RmeLooking forward to the simple pleasures of the pre-COVID world where being able to see your favorite band was just a matter of scoring drummer girlfriend seats or saving up to get rated by Ticketmaster?
JNear-term expectations for the post-pandemic music scene this summer, according to industry veterans, are outdoor concerts at a lower capacity to accommodate social distancing. As far as indoor events go, as Elton John might sing, it’s going to be a very long one.
“There are a lot of national artists who want to get back to work,” says Dan McGowan, managing partner of The Crofoot Presents, a Pontiac concert hall. “We will be doing national outdoor shows this summer.” That’s not good news, however, for the lesser-known, homegrown talent that was the usual fare at Crofoot before COVID.
And while outdoor shows will look like what we’re used to, they will look and function differently. The pods will be standard, accommodating between four and six people per group and spaced out from other parts. Food and drinks can be brought to you via contactless ordering. “A lot of things are just going to make things more comfortable for people,” McGowan says.
It all depends on the deployment of the vaccine, of course. If enough people get vaccinated and new COVID cases drop dramatically, moviegoers might start to feel better about attending indoor shows. Either way, McGowan says, venues like his will likely invest in massive air purifiers and touchless light fixtures to further protect guests.
A legacy of COVID may be the virtual gig, an existential necessity during the pandemic that has shown some artists how to monetize their distant popularity. Detroit band Electric Six, for example, did three virtual shows in 2020 that they charged viewers $10 to stream and included a download of the concert with a higher-quality audio mix. Some 1,500 viewers from around the world, including die-hard fans from the UK and Russia, showed up.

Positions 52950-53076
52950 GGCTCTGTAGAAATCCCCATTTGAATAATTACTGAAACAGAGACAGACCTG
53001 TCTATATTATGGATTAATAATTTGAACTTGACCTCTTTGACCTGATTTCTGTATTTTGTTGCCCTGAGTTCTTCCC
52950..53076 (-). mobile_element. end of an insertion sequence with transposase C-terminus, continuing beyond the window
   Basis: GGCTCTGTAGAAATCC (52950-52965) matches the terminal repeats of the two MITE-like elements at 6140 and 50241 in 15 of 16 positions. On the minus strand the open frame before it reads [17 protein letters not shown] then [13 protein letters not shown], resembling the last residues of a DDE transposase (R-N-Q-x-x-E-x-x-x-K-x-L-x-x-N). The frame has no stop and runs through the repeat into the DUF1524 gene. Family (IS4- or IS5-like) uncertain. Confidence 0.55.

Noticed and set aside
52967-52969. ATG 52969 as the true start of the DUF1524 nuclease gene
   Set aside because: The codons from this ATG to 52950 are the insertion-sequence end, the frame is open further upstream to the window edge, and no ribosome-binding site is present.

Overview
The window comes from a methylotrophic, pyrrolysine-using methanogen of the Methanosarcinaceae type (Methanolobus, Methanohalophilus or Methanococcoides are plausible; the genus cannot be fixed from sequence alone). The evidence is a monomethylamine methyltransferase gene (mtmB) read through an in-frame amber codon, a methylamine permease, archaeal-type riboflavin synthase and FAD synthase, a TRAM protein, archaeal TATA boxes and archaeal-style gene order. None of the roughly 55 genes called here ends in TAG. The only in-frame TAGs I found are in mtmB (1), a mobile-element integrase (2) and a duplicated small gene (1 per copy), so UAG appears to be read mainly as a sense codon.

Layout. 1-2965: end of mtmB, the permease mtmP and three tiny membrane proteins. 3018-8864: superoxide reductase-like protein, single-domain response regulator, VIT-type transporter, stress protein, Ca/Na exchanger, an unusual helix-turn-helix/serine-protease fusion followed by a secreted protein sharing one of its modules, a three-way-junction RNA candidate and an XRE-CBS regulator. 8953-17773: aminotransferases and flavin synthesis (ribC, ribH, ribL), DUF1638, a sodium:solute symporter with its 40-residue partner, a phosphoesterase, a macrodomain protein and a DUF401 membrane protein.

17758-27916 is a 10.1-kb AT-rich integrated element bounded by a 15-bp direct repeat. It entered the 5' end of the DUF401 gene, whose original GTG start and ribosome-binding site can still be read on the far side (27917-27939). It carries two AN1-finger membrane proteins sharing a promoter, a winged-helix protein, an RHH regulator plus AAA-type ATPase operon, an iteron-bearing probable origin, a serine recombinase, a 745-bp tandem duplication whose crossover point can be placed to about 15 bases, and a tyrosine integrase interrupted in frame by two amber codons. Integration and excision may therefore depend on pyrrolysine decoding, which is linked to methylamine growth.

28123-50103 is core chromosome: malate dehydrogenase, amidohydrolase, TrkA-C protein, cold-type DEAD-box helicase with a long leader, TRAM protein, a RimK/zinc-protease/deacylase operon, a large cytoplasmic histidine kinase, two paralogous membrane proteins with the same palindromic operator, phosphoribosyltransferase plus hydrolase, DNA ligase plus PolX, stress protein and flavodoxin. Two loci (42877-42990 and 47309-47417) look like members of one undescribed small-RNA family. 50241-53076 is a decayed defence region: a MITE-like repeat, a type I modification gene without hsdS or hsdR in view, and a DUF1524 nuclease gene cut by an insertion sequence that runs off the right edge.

Many acts and venues may continue to offer virtual programming, especially for people with disabilities or those living far from major metropolitan areas who could not easily attend shows in the past. “Streaming concerts don’t generate as much revenue as live, but it’s great if you can do both,” says Nate Dorough, talent buyer for concert producer Audiotree Presents, which operates in Michigan and the US. ‘Illinois.
Last year, Audiotree Presents hosted 25 shows online and sold approximately 10,000 tickets at prices ranging from $10 to $20 for indie acts that included Laura Jane Grace of Against Me! and ’90s rock band Local H. That’s about equal to selling Loving Touch in Ferndale or the blind pig in Ann Arbor 25 times. “You can put those live streams on your 60-inch TV and it looks awesome,” says Dorough. “You can crank up the volume and piss off your neighbors. It’s as close as it gets to a full-fledged concert experience in your living room.
Dorough says streaming shows could remain a mainstay for years to come as live shows and touring gradually find a way back to normal. Music websites such as Bandsintown are banking on it, rolling out a $9.99 subscription service that offers 25 live concerts a month from Wilco’s Jeff Tweedy, Phoebe Bridgers and Flying Lotus. It could also be a permanent addition to live shows, allowing bands to entertain fans in expensive-to-visit parts of the world.
Still, while the model worked as a temporary balm, says Electric Six guitarist Dave Malosh, the band likely won’t be doing virtual shows once the pandemic passes. “I want to do shows,” says Malosh, co-owner of Small’s Bar in Hamtramck. “Part of the [virtual shows] makes sure no one forgets us. We’re down to a science now, but I didn’t sign up for that, man. I want to swing!”
A frightening prospect, however, is that the economic devastation of the pandemic could lead to fewer sites still operating by the time everyone is ready to go out again. It depends on being able to get larger crowds together as soon as possible, McGowan says.
“If we’re at 50% capacity within a year, our industry is in trouble,” he says. “Hopefully we’ll be at 80 or 90 percent capacity within a year — and that’s still going to be tough. The margins in our industry are incredibly thin.